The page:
Japan Geoscience Union Meeting 2018

Presentation information

[EE] Oral

A (Atmospheric and Hydrospheric Sciences) » A-OS Ocean Sciences & Ocean Environment

[A-OS09] Marine ecosystems and biogeochemical cycles: theory, observation and modeling

Wed. May 23, 2018 1:45 PM - 3:15 PM 105 (1F International Conference Hall, Makuhari Messe)

convener:Shin-ichi Ito(Atmosphere and Ocean Research Institute, The University of Tokyo), Takafumi Hirata(Faculty of Environmental Earth Science, Hokkaido University), Eileen E Hofmann (共同), Enrique N Curchitser (Rutgers University New Brunswick), Chairperson:Ito Shin-Ichi(The University of Tokyo)

2:30 PM - 2:45 PM

[AOS09-15] A scheme to reproduce migration history of the Japanese sardine; combination use of otolith d18O and an individual-based migration model

*Tatsuya Sakamoto1, Kosei Komatsu2,1, Shirai Kotaro1, Tomihiko Higuchi1, Toyoho Ishimura3, Takashi Setou4, Yasuhiro Kamimura4, Chikako Watanabe4, Atsushi Kawabata5 (1.Atomsphere and Ocean Research Institute, The University of Tokyo, 2.Graduate School of Frontier Sciences, The University of Tokyo, 3.National Institute of Technology, Ibaraki College, 4.National Research Institute of Fisheries Science, 5.Fisheries Agency)

Keywords:sardine, otolith, individual-based model, data assimilation model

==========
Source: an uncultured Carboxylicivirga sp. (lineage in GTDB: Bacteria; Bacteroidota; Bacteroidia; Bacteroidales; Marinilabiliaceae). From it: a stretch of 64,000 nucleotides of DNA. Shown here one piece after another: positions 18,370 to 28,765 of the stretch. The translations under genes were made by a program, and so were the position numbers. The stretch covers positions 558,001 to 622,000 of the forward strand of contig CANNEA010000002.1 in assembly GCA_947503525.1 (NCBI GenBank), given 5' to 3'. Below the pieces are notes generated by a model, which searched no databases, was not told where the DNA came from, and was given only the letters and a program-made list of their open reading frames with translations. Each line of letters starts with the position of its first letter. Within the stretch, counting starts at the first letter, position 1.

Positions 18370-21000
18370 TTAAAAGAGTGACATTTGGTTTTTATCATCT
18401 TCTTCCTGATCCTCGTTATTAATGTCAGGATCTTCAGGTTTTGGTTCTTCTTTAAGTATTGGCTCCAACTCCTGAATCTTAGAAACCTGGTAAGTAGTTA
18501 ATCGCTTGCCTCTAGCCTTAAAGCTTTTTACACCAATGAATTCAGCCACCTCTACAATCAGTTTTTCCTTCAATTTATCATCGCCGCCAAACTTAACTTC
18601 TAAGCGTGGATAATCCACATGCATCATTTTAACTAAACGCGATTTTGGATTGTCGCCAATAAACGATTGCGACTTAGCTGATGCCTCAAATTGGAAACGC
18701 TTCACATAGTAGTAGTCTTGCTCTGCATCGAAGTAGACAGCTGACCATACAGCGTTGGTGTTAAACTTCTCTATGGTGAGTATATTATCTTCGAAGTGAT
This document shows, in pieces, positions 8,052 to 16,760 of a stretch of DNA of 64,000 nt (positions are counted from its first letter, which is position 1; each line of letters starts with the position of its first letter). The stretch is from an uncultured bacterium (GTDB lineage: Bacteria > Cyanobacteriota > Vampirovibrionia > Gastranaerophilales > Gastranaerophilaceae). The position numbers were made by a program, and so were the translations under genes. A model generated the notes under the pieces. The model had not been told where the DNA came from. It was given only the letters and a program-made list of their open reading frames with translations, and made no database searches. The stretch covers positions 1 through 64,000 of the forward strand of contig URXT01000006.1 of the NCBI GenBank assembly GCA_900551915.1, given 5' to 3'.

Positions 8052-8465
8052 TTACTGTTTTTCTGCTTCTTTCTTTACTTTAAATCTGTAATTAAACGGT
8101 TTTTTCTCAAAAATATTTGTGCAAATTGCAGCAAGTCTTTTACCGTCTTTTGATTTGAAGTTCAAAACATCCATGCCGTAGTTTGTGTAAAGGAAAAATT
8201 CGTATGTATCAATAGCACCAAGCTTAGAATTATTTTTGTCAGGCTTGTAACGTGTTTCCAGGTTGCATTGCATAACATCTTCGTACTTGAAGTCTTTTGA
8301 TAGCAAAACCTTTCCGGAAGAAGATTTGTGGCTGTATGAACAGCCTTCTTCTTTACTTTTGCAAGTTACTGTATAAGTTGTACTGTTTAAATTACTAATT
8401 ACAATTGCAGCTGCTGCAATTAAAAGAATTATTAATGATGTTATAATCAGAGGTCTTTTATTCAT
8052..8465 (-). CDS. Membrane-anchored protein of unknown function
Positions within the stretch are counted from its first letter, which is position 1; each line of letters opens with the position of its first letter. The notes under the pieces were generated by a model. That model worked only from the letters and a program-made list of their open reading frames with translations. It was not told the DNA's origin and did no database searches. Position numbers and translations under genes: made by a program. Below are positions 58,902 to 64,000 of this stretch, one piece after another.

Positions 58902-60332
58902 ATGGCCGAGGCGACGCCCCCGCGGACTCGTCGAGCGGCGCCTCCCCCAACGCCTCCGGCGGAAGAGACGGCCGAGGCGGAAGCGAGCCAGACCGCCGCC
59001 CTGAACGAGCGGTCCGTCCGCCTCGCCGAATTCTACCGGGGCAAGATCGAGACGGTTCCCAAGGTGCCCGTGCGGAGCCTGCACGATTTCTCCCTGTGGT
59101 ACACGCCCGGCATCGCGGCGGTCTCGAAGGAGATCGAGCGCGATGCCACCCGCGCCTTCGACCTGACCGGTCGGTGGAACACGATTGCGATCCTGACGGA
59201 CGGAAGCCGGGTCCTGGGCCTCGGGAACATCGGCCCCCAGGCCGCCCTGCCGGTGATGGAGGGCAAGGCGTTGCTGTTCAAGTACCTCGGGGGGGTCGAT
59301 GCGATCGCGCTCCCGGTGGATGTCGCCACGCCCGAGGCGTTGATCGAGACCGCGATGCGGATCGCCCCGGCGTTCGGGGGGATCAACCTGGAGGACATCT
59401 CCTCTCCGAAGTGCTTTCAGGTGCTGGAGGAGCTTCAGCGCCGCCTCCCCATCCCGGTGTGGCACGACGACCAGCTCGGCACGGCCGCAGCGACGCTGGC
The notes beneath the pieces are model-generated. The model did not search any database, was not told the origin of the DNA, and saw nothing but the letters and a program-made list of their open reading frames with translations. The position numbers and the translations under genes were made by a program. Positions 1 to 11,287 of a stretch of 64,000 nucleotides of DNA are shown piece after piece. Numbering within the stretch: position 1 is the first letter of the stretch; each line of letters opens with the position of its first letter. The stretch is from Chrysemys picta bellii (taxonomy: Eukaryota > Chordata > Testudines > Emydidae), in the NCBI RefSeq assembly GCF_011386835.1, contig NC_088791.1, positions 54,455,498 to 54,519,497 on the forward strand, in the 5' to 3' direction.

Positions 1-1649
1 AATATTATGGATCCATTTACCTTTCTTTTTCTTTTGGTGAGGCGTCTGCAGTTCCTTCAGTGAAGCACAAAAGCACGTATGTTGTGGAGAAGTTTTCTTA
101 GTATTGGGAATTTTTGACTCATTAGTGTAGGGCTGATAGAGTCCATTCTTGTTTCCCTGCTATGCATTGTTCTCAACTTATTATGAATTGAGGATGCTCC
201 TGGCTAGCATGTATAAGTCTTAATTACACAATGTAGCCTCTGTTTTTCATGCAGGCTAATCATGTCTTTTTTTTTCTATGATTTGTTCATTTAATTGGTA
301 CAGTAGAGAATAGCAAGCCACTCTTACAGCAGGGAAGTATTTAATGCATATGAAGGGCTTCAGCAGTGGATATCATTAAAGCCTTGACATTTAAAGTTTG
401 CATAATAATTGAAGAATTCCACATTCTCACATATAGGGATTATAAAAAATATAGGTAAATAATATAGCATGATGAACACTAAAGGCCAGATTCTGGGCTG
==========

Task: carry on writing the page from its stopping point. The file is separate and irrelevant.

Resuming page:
Tracking the movement of migratory fish are of great importance in fisheries science, although it has been technically difficult for small sized fish to which artificial tags cannot be attached. Oxygen stable isotope ratio (δ18O) in otolith is known to record the linear combination of temperature and salinity variation of ambient water, and thus considered to be a potential alternative for conventional techniques such as tagging and electronic loggers. However, the difficulty of separating the two factors have been limiting its application. In this study, we show that the migration history of small pelagic fish, the Japanese sardine, can be individually reproduced by the combination use isotopic analysis and numerical migration simulations. We found that the detailed and reasonable movements can be estimated by searching the routes that should be passed to reproduce the otolith δ18O history, using a simple individual based migration model in a realistically simulated ocean. The scheme will enable researchers to estimate the environment that an individual fish experienced in the early life history for numerous species, which will improve the understanding of how the survival of fish is affected by environmental variabilities.